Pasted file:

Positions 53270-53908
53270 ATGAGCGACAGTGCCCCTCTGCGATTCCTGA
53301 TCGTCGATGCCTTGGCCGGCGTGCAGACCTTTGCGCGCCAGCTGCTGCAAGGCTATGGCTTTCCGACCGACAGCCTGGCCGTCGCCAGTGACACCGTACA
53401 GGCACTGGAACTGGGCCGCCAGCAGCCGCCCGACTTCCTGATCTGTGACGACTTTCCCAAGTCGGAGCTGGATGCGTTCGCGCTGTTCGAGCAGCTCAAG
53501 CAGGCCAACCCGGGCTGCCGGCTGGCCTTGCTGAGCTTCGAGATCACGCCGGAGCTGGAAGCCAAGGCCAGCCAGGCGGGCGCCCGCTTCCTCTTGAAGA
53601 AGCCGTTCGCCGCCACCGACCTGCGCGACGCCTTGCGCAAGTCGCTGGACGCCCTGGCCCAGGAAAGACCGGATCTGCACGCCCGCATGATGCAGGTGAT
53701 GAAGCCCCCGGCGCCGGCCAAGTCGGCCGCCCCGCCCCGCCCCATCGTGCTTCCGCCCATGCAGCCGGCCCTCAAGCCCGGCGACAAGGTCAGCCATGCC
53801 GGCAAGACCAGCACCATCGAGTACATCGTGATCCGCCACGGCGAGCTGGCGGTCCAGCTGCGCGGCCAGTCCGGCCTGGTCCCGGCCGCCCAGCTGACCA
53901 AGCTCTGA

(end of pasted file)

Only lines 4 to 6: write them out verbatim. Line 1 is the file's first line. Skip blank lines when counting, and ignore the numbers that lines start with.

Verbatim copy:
53401 GGCACTGGAACTGGGCCGCCAGCAGCCGCCCGACTTCCTGATCTGTGACGACTTTCCCAAGTCGGAGCTGGATGCGTTCGCGCTGTTCGAGCAGCTCAAG
53501 CAGGCCAACCCGGGCTGCCGGCTGGCCTTGCTGAGCTTCGAGATCACGCCGGAGCTGGAAGCCAAGGCCAGCCAGGCGGGCGCCCGCTTCCTCTTGAAGA
53601 AGCCGTTCGCCGCCACCGACCTGCGCGACGCCTTGCGCAAGTCGCTGGACGCCCTGGCCCAGGAAAGACCGGATCTGCACGCCCGCATGATGCAGGTGAT